Netanyahu also pointed out that the continuing protests in Iran against the regime, and the resulting human rights abuses against protesters, have caused the White House to reevaluate its goal of reentering the 2015 Iran nuclear deal (JCPOA).
The protests, which began after the death of 22-year old Mahsa Amini while in the custody of the morality police in September, are the biggest challenge to Iran’s Islamic theocracy since the revolution in 1979 that brought them to power.
“If you look at what is happening now, since 1979, nothing like this has happened,” Netanyahu said. “Initially, people thought well, it’s like the green revolution [of 2009], but it’s not. It’s stronger.”
He described the ongoing protests as demonstrating the regime’s “weakness” and he views them as a failure on the regime’s part to meet the needs of its citizens and to implement needed human rights reforms.
“They don’t work for their people. They work for a radical ideology that is bad for Iranians, bad for Arabs, bad for Israelis, bad for Americans and everyone else in between,” Netanyahu said.
On the topic of the JCPOA, Netanyahu was optimistic that a "re-thinking" is occurring, describing the deal as a “horrible agreement.”
“I think there is a re-thinking in Washington. From the initial contacts that we have [had with the Biden administration], I think there’s a rethinking of that. And I’m glad there is,” he said.
He said that Israel remains ready to do “whatever is necessary” to stop Iran from becoming a nuclear state.
“I want to protect [Israel] against Iran’s aggression, and against a regime that openly calls for the annihilation of my country. With or without an agreement [from the US],” he said. “I won't go into the operational or technical details. But I will say that unless you’re able to have a credible military option against rogue states that are trying to arm themselves with nuclear weapons, you won’t stop them.”
When asked about his coalition, and the commitments he made to Smotrich and Ben Gvir, Netanyahu said he does not agree with Defense Minister Gantz’s claim that there could be a security collapse in Judea and Samaria as a result.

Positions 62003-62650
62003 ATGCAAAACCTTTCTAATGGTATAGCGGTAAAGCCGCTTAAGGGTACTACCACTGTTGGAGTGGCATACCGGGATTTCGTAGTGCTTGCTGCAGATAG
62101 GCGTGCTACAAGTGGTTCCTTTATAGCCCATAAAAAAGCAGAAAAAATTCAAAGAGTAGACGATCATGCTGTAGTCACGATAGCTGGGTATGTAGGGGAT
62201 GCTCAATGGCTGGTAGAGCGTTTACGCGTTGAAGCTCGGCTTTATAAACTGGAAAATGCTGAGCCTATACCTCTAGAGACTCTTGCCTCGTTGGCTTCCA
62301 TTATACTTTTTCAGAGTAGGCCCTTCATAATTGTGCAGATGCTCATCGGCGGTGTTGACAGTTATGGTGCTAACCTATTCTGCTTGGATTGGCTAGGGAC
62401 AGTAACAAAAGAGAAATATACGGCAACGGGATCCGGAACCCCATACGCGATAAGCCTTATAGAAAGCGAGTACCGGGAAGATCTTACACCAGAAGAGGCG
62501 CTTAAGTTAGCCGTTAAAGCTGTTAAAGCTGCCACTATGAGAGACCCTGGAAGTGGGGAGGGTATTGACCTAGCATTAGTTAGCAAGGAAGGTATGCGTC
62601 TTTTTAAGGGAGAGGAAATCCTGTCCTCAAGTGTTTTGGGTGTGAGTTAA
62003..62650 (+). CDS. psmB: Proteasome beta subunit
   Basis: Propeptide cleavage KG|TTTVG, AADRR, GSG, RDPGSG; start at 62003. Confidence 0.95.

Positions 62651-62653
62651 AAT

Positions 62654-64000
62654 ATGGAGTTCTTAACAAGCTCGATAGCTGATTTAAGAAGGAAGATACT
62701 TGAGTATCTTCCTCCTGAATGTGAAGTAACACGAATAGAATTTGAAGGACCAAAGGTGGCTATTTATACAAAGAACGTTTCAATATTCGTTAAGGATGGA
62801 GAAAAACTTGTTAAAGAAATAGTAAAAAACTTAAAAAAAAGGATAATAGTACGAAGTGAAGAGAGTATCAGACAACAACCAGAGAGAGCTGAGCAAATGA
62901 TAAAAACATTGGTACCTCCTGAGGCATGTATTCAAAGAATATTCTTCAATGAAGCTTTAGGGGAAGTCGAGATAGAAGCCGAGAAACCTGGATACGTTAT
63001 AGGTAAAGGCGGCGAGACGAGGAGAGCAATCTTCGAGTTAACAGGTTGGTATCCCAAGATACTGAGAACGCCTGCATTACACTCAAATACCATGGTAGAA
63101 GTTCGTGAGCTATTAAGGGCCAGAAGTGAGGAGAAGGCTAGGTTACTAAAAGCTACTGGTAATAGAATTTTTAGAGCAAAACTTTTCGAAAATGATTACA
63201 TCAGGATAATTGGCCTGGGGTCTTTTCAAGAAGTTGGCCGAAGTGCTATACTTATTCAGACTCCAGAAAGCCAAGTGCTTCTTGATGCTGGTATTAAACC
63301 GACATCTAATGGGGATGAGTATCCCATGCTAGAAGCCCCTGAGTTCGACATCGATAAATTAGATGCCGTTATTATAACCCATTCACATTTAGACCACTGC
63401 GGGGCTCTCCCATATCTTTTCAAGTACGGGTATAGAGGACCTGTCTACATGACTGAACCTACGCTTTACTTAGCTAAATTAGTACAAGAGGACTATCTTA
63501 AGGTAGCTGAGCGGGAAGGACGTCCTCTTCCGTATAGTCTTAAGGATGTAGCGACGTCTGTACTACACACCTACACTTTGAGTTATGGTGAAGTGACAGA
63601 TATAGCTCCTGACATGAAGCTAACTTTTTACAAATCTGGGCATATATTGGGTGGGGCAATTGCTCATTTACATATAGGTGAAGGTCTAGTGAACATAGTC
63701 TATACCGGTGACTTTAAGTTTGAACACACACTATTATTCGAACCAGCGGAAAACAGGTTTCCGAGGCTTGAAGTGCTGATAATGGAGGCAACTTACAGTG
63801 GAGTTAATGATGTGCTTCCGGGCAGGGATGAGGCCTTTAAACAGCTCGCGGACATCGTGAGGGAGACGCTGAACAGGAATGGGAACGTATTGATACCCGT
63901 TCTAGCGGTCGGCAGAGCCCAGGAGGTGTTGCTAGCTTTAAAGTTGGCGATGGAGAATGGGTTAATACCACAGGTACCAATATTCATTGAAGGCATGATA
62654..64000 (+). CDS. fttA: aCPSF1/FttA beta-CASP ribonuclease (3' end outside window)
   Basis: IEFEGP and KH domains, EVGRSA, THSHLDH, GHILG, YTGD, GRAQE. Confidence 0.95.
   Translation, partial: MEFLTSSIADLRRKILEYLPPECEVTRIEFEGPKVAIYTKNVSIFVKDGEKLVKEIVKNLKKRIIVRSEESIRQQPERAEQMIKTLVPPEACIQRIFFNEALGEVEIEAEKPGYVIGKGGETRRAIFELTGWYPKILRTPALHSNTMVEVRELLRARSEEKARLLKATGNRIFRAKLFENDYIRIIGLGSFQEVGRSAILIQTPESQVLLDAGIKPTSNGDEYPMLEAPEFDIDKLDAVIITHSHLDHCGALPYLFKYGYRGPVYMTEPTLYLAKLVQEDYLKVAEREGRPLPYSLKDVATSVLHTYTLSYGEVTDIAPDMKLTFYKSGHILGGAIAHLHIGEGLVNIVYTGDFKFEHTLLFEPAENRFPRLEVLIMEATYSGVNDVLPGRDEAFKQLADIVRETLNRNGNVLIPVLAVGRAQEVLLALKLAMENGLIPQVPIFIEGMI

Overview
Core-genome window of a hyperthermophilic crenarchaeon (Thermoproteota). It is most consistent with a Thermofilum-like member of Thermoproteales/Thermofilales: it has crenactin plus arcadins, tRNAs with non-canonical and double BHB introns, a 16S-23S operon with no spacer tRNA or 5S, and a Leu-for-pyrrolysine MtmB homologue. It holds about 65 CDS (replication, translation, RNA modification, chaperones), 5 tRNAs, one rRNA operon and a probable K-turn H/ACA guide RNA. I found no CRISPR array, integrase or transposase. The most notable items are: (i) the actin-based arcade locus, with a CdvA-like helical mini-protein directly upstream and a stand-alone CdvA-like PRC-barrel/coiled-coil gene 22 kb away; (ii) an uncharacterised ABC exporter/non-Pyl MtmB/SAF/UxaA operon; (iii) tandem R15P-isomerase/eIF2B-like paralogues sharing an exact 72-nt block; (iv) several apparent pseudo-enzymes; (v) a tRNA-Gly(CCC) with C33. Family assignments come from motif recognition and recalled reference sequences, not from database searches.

Netanyahu asserted that he in fact disagreed with the premise of the question, stating that he “didn’t hand over great powers in Judea and Samaria, not at all.”
“All the decisions will be made by me and the defense minister, and that’s actually in the coalition agreement. So there’s a lot of misinformation about that,” he said.
“My record speaks for itself. The last decade in which I led Israel was the safest decade in Israel’s history. But not only safe and secure for Israelis, also safe and secure for the Palestinians. Because there’s been the least loss of life on both sides and that’s not accidental. It’s because of a responsible policy of security that I’ve led which has actually resulted in more peace and growing of economic possibilities.”
He continued: “In the year that I left government and the outgoing government was in power, things changed immediately. We had an eruption of violence like we had not seen since 2008, a year before I returned to office. My policy is one of stability, peace, prosperity and security for Israelis and Palestinians alike.”
“I will govern and I will lead and I will navigate this government," he added. "The other parties are joining me, I’m not joining them. Remember, Likud is one half of this coalition. They’re joining us, they will follow my policy.”